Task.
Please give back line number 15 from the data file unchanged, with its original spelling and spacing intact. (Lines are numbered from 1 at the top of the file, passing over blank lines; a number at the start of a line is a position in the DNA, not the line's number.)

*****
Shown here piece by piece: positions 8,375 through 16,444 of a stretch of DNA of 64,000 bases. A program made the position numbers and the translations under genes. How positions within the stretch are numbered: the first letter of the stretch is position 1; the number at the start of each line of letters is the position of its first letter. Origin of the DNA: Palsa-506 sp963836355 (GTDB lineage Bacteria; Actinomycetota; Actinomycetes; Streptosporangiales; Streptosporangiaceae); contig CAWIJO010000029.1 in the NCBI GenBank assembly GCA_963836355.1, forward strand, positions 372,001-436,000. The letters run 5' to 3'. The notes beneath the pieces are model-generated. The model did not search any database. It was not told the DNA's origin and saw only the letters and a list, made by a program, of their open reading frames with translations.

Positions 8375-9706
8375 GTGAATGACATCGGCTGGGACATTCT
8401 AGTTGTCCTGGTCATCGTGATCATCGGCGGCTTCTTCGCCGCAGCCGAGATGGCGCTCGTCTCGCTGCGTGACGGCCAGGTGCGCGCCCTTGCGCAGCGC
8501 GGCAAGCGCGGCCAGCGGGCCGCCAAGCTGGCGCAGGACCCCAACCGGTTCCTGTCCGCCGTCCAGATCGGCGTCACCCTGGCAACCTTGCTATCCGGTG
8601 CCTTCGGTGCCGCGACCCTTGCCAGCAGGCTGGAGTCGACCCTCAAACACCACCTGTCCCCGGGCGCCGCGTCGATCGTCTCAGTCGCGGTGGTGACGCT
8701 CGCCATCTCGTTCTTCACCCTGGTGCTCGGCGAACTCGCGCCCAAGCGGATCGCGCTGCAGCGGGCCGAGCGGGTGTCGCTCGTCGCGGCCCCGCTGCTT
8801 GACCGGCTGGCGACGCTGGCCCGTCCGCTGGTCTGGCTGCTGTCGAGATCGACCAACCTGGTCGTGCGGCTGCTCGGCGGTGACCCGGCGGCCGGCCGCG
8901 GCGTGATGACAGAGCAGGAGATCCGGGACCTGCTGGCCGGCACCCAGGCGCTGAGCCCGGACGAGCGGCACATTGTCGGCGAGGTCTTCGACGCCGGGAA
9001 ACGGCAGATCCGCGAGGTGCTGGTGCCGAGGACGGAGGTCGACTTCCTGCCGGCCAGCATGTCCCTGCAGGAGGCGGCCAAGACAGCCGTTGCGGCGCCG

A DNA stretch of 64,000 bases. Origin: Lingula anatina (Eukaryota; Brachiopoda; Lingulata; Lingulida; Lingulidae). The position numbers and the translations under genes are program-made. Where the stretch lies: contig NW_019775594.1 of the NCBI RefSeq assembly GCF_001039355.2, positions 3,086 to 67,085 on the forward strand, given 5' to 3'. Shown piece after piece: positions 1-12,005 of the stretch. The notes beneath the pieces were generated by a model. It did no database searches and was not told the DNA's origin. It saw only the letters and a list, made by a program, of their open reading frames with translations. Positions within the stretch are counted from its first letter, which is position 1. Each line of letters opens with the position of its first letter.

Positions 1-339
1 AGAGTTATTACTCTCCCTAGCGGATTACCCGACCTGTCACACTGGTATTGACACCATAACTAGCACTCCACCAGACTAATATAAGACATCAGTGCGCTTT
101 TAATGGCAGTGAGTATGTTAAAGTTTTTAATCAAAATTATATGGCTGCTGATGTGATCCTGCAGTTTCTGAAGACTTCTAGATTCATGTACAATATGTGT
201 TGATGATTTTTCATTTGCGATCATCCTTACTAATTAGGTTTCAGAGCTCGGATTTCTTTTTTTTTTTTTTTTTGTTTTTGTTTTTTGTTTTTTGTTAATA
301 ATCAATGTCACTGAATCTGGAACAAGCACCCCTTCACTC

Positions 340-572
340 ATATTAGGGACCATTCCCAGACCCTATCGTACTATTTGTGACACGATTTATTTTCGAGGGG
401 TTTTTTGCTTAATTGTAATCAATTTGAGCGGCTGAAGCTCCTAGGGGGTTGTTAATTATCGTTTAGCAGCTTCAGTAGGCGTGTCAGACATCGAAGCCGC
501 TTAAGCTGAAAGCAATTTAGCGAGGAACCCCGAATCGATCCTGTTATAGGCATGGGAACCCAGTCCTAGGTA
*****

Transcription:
201 TGATGATTTTTCATTTGCGATCATCCTTACTAATTAGGTTTCAGAGCTCGGATTTCTTTTTTTTTTTTTTTTTGTTTTTGTTTTTTGTTTTTTGTTAATA